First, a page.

What role does standard deviation play in hypothesis testing?

I'm new to hypothesis testing in statistics.

Say if we were to run an experimental trial on two control groups (split of 50% each), and after a large enough sample size, conclude by looking at just "mean" success rate in both trials that one group was better than the other.

This method seems very intuitive (since we've allowed the mean to settle over a long time), and seems accurate.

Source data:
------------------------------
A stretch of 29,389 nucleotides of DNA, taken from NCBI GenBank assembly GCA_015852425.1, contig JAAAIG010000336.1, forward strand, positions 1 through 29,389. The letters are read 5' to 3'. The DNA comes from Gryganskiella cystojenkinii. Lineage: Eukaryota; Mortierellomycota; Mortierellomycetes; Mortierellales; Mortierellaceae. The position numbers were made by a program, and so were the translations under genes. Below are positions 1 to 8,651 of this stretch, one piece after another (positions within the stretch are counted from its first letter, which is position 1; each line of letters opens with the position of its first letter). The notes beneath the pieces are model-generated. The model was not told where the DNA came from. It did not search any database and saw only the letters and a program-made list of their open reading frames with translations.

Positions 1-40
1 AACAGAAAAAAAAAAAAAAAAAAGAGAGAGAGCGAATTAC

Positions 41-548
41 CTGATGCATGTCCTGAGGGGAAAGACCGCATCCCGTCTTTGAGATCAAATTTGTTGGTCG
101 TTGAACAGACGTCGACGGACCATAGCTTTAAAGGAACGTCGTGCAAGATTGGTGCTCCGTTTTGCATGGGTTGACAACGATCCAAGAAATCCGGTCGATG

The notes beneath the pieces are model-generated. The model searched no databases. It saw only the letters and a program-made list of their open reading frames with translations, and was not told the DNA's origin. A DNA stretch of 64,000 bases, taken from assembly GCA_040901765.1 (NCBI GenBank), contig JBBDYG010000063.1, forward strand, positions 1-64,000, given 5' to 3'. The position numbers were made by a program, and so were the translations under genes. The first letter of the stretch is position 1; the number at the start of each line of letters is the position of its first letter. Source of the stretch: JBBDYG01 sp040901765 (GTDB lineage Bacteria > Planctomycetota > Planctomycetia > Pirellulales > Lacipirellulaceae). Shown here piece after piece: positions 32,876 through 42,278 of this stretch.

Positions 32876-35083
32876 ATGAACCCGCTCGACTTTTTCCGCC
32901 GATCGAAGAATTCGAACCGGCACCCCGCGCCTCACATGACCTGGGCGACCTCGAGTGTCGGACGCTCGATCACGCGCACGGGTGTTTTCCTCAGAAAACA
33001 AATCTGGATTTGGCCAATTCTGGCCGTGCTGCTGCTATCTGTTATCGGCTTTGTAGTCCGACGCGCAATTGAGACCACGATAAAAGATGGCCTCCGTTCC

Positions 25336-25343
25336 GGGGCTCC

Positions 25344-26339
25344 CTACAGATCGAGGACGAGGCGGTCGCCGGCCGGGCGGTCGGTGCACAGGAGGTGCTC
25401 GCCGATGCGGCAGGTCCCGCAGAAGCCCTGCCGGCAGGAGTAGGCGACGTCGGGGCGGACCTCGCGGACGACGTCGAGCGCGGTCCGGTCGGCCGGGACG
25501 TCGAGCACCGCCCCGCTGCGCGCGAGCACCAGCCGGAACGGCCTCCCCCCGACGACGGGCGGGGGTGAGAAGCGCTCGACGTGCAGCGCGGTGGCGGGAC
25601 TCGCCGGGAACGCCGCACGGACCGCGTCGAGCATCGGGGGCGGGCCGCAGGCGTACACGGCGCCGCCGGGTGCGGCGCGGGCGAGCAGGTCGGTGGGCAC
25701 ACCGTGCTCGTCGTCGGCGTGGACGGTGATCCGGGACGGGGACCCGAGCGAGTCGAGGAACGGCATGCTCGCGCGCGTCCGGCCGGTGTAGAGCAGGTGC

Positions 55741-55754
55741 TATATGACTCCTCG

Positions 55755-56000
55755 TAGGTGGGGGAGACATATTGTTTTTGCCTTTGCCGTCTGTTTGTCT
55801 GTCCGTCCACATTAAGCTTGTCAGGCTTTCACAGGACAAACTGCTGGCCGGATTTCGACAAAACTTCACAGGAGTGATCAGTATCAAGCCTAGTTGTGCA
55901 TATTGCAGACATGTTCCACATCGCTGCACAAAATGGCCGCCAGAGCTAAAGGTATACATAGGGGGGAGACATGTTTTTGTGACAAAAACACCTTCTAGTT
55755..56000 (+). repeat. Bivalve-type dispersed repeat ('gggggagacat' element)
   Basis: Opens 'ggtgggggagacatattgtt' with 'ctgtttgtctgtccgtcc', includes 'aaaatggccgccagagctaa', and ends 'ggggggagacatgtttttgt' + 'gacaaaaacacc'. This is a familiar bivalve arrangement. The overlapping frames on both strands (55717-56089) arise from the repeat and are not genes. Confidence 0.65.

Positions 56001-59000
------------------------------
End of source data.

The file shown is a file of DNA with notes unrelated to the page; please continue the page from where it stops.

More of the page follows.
However, statistical formuale usually include a standard deviation component when computing the "p" value - (x - u)/(σ / sqrt(n)). Are there cases where would it be wrong to conclude the result of an experiment by just looking at the mean (due to the fact that we neglected the σ factor which would reverse the conclusion) ?

• No. For large values of $n$ the term $sqrt(n)$ gets larger towards $\infty$ and for finite values of $\sigma$ the denominator $\sigma/sqrt(n)$ approaches 0. Thus the t-value gets very large for large $n$ and the p-value becomes small. – Bernhard Jan 12 '18 at 12:47